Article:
Funds from the American Rescue Plan Act, the federal government’s response to the economic and health ramifications of the COVID-19 pandemic, allowed more states and cities to experiment with using community groups to connect with workers as Minneapolis did. That’s according to a report from the Economic Policy Institute and the Center for Labor and a Just Economy at Harvard Law School.
The report highlighted efforts in several cities and states.
In 2021, Maine started a program with $1 million in ARPA funds for job training, help accessing unemployment benefits, and worker outreach with the support of community organizations, the AFL-CIO, and a legal aid group, according to the EPI report. In Seattle, the city’s Office of Labor Standards staff have monthly and quarterly meetings with community-based organizations. Chicago, Philadelphia, and San Francisco also have close partnerships with community organizations as do San Diego and Santa Clara counties in California.
In Iowa, the cities of Coralville, North Liberty, and Iowa City and Johnson County allocated $322,000 in ARPA funds over five years to the Center for Worker Justice in Eastern Iowa, which investigates wage theft cases and helps put community pressure on employers to pay their employees, and has assisted workers in recovering lost wages.
The UPS strike authorization vote also reflects the increasing willingness of workers in a range of industries to exercise collective power to seek better conditions for themselves, their coworkers and future generations. And it’s not just about pay. Railroad workers last fall sought paid sick days. The Amazon Labor Union was formed because of concerns about Covid safety. Kellogg’s workers went on strike in 2021 over a two-tier compensation structure. And on Friday, workers in about 150 Starbucks locations went on strike over the company’s alleged restricting of Pride decorations in some locations.
“We’re seeing reinvestment, but the majority of it is going to the South, which in many cases looks like American maquiladoras,” said Adam Hersh, a senior economist at the Economic Policy Institute at theChicago Federal Reserve’s annual auto industry outlook conference in January. (Maquiladoras are factories in Mexico run by foreign companies looking to employ cheap labor and avoid tariffs.) He noted that unionization in the South is less than 4 percent, creating a wage gap between the North and the South in the auto sector greater than the 15 percent wage gap for all industries.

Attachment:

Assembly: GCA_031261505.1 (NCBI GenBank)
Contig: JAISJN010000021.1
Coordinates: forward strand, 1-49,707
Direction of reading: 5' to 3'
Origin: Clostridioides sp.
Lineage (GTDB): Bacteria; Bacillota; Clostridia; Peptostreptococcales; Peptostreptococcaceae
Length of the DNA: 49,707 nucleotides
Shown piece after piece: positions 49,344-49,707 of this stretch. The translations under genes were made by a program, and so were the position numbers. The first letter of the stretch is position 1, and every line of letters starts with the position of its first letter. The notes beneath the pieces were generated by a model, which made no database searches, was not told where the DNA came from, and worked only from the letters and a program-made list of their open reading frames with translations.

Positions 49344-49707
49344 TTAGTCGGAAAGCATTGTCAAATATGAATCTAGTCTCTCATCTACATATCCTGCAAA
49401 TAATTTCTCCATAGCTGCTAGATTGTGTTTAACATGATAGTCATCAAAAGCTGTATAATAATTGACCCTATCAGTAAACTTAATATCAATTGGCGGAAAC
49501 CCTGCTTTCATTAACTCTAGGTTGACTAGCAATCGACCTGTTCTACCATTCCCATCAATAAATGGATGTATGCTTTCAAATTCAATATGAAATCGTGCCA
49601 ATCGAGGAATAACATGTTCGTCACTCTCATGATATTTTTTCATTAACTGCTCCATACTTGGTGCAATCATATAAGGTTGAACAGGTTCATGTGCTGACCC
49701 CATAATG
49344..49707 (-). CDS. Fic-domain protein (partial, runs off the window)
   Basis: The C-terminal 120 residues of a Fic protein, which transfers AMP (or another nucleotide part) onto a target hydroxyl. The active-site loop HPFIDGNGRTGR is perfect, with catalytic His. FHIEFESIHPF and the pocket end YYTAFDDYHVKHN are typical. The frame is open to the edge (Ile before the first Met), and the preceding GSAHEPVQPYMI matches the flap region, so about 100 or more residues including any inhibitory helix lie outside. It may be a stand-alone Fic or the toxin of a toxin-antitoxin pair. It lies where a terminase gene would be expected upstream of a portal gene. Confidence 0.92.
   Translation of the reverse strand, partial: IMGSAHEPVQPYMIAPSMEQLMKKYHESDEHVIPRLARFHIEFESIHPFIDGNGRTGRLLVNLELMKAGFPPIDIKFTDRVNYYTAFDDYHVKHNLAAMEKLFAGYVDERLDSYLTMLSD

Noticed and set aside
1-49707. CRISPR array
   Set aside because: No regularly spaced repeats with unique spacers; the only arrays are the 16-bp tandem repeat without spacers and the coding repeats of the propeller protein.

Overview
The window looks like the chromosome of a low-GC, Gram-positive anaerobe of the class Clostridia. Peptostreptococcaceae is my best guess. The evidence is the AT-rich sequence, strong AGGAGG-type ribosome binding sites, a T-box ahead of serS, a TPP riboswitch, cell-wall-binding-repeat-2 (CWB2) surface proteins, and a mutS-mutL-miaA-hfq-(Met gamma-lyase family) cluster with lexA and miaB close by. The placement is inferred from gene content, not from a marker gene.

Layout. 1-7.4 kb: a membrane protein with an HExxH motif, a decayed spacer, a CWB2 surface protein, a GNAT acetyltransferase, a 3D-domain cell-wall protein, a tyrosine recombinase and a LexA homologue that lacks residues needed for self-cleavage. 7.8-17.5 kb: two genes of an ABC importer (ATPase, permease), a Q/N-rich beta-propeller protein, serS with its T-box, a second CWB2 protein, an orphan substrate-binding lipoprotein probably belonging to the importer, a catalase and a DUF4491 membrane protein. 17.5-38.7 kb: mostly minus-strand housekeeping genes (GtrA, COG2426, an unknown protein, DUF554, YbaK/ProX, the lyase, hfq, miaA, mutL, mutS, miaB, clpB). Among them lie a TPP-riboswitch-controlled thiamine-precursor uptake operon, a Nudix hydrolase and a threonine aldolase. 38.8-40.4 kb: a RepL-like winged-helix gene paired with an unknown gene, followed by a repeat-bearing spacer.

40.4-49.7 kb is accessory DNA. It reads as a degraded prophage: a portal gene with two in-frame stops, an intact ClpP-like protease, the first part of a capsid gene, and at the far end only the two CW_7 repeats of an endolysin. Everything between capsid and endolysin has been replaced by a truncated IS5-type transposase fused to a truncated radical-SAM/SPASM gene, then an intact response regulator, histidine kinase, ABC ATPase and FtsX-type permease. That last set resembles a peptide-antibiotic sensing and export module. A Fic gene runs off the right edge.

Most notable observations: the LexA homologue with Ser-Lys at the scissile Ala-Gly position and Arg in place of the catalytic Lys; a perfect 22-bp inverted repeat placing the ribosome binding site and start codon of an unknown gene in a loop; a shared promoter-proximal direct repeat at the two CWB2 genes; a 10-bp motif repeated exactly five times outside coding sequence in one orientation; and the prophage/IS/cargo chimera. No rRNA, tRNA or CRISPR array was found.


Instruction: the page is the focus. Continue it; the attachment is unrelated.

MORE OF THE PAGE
Indeed, a report from the Economic Policy Institute, a nonpartisan think tank, suggests that corporate profits contributed more to overall inflation in 2020 and 2021 than labor or material costs. Higher rental car prices and corporate profits may be part of this trend.
Between 2019 and 2022, the inflation-adjusted wages of workers in the tenth percentile of the wage distribution increased by nine per cent, according to a study published earlier this year by Elise Gould, an economist at the Economic Policy Institute, in Washington, D.C. When I spoke to Gould on Tuesday, she said that, based on wage data from industries such as leisure and hospitality, which employ a lot of low-wage workers, it appears that this trend has kept up into 2023. “Low-wage workers have had a bit more leverage, and that is reflected in the wage data,” Gould said. “They are doing better than before.”
The move drew sharp criticism from labor advocates. The Economic Policy Institute, a left-leaning labor think tank, called the bill “one of the most dangerous rollbacks of child labor laws in the country” and asserted that much of the law violates federal labor law.
“There is a focus for them right now, particularly on the state level, on policies that erode investments in public education, increase the desperation of the poorest families by restricting access to Medicaid or food assistance, while also, of course, taking down guardrails on excessive hours or hazardous work for children,” said Jennifer Sherer, the senior state policy coordinator at the Economic Policy Institute.
Workers at childcare facilities also rarely receive health insurance benefits. As reported by the Economic Policy Institute, “Just 15.0 percent of childcare workers have employer-sponsored health insurance through their own job, compared with 49.9 percent of workers in other occupations.”
Independent workers making low wages aren’t so happy with their pay. A 2020 survey of hundreds of gig workers analyzed by researchers at the Economic Policy Institute, a think tank focused on policy around low- and middle-income workers, found those working for digital platform companies like Uber, Instacart or DoorDash often reported poor working conditions and low pay. One in five gig workers often couldn’t afford enough food to eat, the survey found.